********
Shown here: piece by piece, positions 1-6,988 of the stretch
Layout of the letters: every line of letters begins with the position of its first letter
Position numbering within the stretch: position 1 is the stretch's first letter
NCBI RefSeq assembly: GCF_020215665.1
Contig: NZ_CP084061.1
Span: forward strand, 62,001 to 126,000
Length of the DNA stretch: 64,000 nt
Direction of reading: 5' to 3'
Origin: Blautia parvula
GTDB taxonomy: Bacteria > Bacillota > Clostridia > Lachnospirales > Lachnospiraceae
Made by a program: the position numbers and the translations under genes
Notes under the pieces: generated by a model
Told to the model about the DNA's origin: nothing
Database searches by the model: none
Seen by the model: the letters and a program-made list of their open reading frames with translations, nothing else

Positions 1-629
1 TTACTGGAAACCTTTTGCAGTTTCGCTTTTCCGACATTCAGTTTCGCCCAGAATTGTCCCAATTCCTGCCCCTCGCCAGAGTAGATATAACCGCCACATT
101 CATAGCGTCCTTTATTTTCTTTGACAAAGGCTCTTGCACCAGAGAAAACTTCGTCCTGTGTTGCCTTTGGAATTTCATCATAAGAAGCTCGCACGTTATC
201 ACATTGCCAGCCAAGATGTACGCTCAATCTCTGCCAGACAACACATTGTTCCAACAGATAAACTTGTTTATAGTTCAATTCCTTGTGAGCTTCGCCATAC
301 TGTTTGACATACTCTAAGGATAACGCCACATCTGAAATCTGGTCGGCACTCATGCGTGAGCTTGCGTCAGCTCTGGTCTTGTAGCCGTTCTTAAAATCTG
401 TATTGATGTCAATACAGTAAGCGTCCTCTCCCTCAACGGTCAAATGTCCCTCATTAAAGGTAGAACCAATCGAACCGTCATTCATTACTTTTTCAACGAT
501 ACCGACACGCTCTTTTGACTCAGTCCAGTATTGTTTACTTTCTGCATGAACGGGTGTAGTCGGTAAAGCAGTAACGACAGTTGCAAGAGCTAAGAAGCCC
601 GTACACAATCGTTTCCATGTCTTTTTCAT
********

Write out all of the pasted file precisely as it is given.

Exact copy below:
Shown here: piece by piece, positions 1-6,988 of the stretch
Layout of the letters: every line of letters begins with the position of its first letter
Position numbering within the stretch: position 1 is the stretch's first letter
NCBI RefSeq assembly: GCF_020215665.1
Contig: NZ_CP084061.1
Span: forward strand, 62,001 to 126,000
Length of the DNA stretch: 64,000 nt
Direction of reading: 5' to 3'
Origin: Blautia parvula
GTDB taxonomy: Bacteria > Bacillota > Clostridia > Lachnospirales > Lachnospiraceae
Made by a program: the position numbers and the translations under genes
Notes under the pieces: generated by a model
Told to the model about the DNA's origin: nothing
Database searches by the model: none
Seen by the model: the letters and a program-made list of their open reading frames with translations, nothing else

Positions 1-629
1 TTACTGGAAACCTTTTGCAGTTTCGCTTTTCCGACATTCAGTTTCGCCCAGAATTGTCCCAATTCCTGCCCCTCGCCAGAGTAGATATAACCGCCACATT
101 CATAGCGTCCTTTATTTTCTTTGACAAAGGCTCTTGCACCAGAGAAAACTTCGTCCTGTGTTGCCTTTGGAATTTCATCATAAGAAGCTCGCACGTTATC
201 ACATTGCCAGCCAAGATGTACGCTCAATCTCTGCCAGACAACACATTGTTCCAACAGATAAACTTGTTTATAGTTCAATTCCTTGTGAGCTTCGCCATAC
301 TGTTTGACATACTCTAAGGATAACGCCACATCTGAAATCTGGTCGGCACTCATGCGTGAGCTTGCGTCAGCTCTGGTCTTGTAGCCGTTCTTAAAATCTG
401 TATTGATGTCAATACAGTAAGCGTCCTCTCCCTCAACGGTCAAATGTCCCTCATTAAAGGTAGAACCAATCGAACCGTCATTCATTACTTTTTCAACGAT
501 ACCGACACGCTCTTTTGACTCAGTCCAGTATTGTTTACTTTCTGCATGAACGGGTGTAGTCGGTAAAGCAGTAACGACAGTTGCAAGAGCTAAGAAGCCC
601 GTACACAATCGTTTCCATGTCTTTTTCAT